TALLAHASSEE — Gov. Rick Scott said Wednesday that he doesn't have any immediate plans to change the state policy on gay adoptions but he remains opposed to it, as does his new appointee to the agency that handles adoptions of children in state care.
"I believe that adoption should be by a married couple," Scott told reporters and editors at the annual Associated Press planning session in Tallahassee.
Scott's opposition to gay adoption is in line with his new appointee, David Wilkins, whom he named secretary of the Department of Children and Families on Tuesday.
Wilkins, who retired last year as global managing director of sales for Accenture's health and public service business, also has served as the finance chief for the Florida Baptist Children's Home, a private agency that allows only "professing Christians" to adopt children in its care.
Scott said that he and Wilkins have not discussed whether to attempt to challenge an appeals court ruling from Miami-Dade County that said the state banning gays and lesbians from adopting is unconstitutional. Shortly after that ruling, the DCF said it would no longer enforce the ban.
Scott spokesman Brian Burgess said the governor has no plans to revive the ban on gay adoptions at this time.
"The governor's priority is job creation and not setting new legal precedent at DCF," Burgess said.
Florida's law banning adoption by gay men and lesbians was struck down last year by Miami-Dade's Third District Court of Appeal in a case brought by Martin Gill, a Miami man who spent six years trying to adopt two foster children who had suffered serious neglect.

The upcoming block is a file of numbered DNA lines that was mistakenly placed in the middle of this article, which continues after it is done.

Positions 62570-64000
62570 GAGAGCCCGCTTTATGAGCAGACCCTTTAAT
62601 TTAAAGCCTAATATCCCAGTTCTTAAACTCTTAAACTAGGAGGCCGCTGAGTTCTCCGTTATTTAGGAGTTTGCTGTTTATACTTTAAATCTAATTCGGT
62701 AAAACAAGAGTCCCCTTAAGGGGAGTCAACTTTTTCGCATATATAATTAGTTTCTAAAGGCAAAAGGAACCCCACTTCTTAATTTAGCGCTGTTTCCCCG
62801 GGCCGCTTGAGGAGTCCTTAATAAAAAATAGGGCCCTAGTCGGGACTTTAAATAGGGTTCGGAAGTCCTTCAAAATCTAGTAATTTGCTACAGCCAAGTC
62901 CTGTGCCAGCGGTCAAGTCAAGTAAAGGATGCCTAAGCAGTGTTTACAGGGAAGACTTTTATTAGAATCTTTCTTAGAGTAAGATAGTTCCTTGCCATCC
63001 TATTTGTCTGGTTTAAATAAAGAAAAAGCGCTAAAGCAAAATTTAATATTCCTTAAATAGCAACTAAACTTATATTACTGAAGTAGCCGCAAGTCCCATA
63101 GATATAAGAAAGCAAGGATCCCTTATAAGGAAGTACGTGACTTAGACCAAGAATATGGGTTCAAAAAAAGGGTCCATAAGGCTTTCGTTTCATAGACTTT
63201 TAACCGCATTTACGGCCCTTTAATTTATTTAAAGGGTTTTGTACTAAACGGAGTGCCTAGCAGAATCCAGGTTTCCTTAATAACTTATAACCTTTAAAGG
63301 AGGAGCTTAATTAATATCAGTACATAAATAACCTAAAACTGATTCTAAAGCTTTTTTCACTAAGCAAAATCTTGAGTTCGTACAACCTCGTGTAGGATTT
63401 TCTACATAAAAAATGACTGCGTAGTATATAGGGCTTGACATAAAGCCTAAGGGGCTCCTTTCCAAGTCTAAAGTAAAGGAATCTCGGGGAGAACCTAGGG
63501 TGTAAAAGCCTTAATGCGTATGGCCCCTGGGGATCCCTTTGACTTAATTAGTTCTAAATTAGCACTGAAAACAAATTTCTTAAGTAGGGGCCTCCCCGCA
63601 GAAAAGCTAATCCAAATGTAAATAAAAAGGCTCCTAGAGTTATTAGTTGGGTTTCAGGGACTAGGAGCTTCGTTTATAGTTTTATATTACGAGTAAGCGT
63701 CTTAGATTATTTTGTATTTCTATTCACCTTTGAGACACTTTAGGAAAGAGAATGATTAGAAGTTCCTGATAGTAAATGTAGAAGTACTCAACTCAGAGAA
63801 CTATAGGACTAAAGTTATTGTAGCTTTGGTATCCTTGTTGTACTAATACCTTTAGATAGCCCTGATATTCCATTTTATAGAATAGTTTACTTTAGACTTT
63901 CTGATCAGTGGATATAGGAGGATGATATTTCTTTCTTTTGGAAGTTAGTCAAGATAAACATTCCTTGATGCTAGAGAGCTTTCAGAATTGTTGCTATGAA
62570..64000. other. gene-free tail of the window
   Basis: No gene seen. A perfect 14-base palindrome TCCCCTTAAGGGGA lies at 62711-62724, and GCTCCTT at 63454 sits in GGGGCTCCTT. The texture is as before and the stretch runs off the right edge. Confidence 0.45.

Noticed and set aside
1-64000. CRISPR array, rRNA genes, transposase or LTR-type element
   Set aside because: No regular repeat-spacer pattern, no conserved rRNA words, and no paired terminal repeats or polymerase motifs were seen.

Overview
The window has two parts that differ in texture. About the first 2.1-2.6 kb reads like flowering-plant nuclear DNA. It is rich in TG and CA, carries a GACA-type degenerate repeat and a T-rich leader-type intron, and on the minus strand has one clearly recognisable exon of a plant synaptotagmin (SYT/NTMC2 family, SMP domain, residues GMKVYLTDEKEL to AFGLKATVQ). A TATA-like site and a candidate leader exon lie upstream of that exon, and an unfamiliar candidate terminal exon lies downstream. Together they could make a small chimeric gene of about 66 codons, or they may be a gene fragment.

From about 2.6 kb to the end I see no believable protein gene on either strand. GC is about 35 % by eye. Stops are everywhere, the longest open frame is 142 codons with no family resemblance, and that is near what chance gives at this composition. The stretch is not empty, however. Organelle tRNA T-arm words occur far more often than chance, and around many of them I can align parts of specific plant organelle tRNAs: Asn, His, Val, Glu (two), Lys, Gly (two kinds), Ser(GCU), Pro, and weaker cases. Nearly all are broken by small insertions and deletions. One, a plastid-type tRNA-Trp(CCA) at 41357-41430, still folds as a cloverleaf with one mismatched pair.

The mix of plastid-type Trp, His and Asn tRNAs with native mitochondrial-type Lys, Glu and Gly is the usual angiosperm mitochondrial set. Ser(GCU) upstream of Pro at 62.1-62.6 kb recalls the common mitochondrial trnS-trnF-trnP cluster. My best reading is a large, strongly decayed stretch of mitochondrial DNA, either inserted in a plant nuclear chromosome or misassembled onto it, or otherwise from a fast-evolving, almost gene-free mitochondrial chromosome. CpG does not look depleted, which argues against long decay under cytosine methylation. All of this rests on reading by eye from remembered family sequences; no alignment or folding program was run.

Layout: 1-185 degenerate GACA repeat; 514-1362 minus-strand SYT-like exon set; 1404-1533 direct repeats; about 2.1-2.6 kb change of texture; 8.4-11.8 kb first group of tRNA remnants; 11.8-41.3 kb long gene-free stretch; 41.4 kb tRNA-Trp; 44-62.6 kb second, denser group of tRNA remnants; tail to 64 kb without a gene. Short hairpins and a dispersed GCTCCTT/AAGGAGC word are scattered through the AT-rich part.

Scott's remarks Wednesday came the same day Gill's adoption of the two brothers was finalized in a ceremony in the Miami courtroom of Circuit Judge Cindy Lederman.
Outgoing DCF Secretary George Sheldon and former Attorney General Bill McCollum chose not to appeal the court's ruling to the Florida Supreme Court, and Sheldon ordered his leadership team to cease enforcing the ban.
Though Scott opposes gay adoptions, "he will follow the law, whatever the law is," Burgess said.
Scott said it doesn't matter what Wilkins' personal view is. "I'm the governor, and whatever my position will be, will be the position that will be enforced," he said.
Also on Wednesday, Attorney General Pam Bondi said she has no plans to challenge the appeals court's decision.
"We are following through with what Gen. McCollum did on that and chose not to continue," she said at the AP meeting.
Despite those assurances, adoption and child-welfare experts worried Wednesday that Scott and Wilkins could trigger a challenge to the court ruling by refusing to approve gays as adoptive parents.
They also expressed alarm at Scott's comments that only married couples should be considered acceptable parents, warning that opposing adoptions by single men and women could have dangerous consequences for Florida's already stressed child welfare system.
"We would be a state bursting with legal orphans," said Lederman, who has presided over child-protection cases for 16 years and estimates that 80 percent of the adoptions of foster children she sees are to single parents.
In the past four years, DCF administrators have reduced the number of children in out-of-home care from about 29,225 children to 18,510 — a 36 percent drop, said DCF spokesman Joe Follick.
Howard Simon, head of the American Civil Liberties Union of Florida, which represented Gill in his effort to adopt, said his group fears that those trends could dramatically reverse if administration policies diminish the pool of prospective adoptive parents.
He said he expects either the Scott administration or conservatives in the Legislature will attempt to pass legislation to prevent gays from adopting children.
"This is not over, and what we now have to do is roll up our sleeves and defend the ruling of the courts," he said. "We are preparing now for an assault, either in the Legislature or on the ballot in 2012."